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Interviews

Christine Jensen: Looking Left

By Published: June 12, 2007
CJ: [laughs] That was my trippy one. I've never been there. At the time, The Corrections had come out, by Jonathan Franzen, and he describes in this book—which is fiction but I think also comes from his Midwest experience growing up—a cocktail party with his family. They kept up appearances all the time by going to these events. He's in New York writing about all this stuff and he thought of their idea of "upper middle class." And I combined that by thinking of the Upper East Side in Manhattan or Upper Lonsdale in Vancouver. There are all these "upper" places where it's a little more upscale. So I imagined one in Fargo, North Dakota.

That piece stems a lot from listening to Dewey Redman and Pat Metheny from the 1970s or early '80s. That Midwest vibe of those two players. It was a fantasy. Sometimes I think I'm trying to create a very fictional piece of music inspired by the music I listen to as well as literature and arts that influence my writing.

AAJ: If we move a little further west, we get closer to your place of origin in Vancouver with a tune called "Cedar."

CJ: That's a work in progress. I just got to add on to that one recently. My sister Ingrid, who's a wonderful trumpeter in New York, and I grew up in Cedar, which was this little tiny farm area south of a midsize mill town called Nanaimo. That place is called Cedar for a reason because those trees were everywhere. They were just immense trees in the West Coast rainforest.

We had a park next to us that was my fantasyland. I'd jump the creek and go into this dense forest that was right next to us and try to climb these trees, which were very hard to climb. It was a dense forest, but if you can climb high enough you start to see some light at the top. You can hear these ascending and descending lines [in the piece]. On top of that, I was in a pretty melancholy state when I wrote that piece around Christmas. I had really wanted to go home that Christmas, so I wrote a few things that were about wishing I was home.

AAJ: Tell us about your mom and the role she played in your musical upbringing.

CJ: I have two older sisters, and that was my mother's outlet. She was a schoolteacher by day, and also a music teacher who taught private piano lessons for kids. She was also very involved in musical theatre. Even going back to my grandmother, she had the same background. They had music around them all the time and it was always live music. My mother had a small but quite tasteful record collection, so we were listening to everything from Chopin to Oscar Peterson. A lot of piano trios and then a lot of dance band stuff like Tommy Dorsey and some older singers. She always was tuning our ears to something different than most kids around us were growing up with.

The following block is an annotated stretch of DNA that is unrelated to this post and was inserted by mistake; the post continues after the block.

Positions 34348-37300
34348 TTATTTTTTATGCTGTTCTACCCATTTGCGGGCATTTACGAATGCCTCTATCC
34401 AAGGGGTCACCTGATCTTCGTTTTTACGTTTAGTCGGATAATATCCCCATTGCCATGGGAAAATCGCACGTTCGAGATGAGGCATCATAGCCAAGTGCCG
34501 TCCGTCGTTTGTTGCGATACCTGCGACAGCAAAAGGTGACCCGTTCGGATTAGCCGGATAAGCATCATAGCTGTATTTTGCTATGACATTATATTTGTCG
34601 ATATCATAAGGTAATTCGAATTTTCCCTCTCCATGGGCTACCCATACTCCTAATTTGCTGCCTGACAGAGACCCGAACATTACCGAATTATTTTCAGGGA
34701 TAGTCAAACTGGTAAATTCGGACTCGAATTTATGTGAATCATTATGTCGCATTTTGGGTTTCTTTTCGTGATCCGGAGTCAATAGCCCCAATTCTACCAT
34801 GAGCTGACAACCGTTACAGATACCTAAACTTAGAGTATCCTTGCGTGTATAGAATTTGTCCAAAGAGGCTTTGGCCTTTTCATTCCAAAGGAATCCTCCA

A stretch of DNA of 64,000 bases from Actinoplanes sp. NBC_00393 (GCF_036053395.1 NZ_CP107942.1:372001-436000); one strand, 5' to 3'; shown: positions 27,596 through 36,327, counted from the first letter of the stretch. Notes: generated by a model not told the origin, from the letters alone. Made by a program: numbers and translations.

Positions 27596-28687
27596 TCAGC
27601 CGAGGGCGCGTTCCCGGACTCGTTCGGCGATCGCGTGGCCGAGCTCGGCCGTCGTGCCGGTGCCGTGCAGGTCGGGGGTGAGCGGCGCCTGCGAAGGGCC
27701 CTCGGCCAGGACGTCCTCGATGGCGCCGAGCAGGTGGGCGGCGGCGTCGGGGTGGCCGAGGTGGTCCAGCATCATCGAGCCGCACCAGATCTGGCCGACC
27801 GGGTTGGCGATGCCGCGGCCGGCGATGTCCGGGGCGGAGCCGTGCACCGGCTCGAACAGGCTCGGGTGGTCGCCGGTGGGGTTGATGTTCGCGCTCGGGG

We'd try to play [pop music for her]. She wouldn't listen to pop music. It was pretty hard to convince her that it was as good as what she'd been listening to. And she had a point in the 1980s. She was a wonderful, positive force in our lives. She was also really great at making us active in music. She would sign us up for every seminar and course that she could get us into because she knew we loved it and it kept us in a really positive mental state.

AAJ: So it sounds like it wasn't a chore for you.

CJ: No. I started on piano. It's funny, because I've been talking to [composer] Maria Schneider and [pianist] Maggie Olin about this, and we've all had similar experiences of sitting at the piano and doing exercises, then we'd try to escape and make up our own variation on it. My mother was wonderful at letting us try to figure out our creativity level.

AAJ: And a jazz musician is born.

CJ: [laughs] That and the combination of teachers who played jazz in our high school. That was a huge thing.

AAJ: You went to high school in Nanaimo?

CJ: Yeah. That's also where [pianist] Diana Krall went to school. She was a big influence because she was one of the first to really get into jazz. The town is about 50,000 [people], or it was at the time. There were four or five junior high schools feeding into one big high school. So the band director at the high school was very fortunate—he had four or five other guys training kids at a pretty high level. Then they'd get into their last two grades and we'd have a lot of big band stuff going on.

AAJ: Do you have a copy of Look Left in front of you? I'd like you to read the quote from Plato that used to hang over your mom's piano.

CJ: It's funny, because it was always in front of me and I never read it until she passed away. It's a really great quote. I sat down and started crying over it one day. It says:

Music is a moral law

It gives soul to the universe

Wings to the mind

Flight to the imagination

A charm to sadness

Gaiety and life to everything

It is the essence of order and lends to all

That is good, just and beautiful


AAJ: Not a bad way to live.

CJ: Exactly. Look what my mother had in front of her all the time. It took us a while to notice it, but it rings true.


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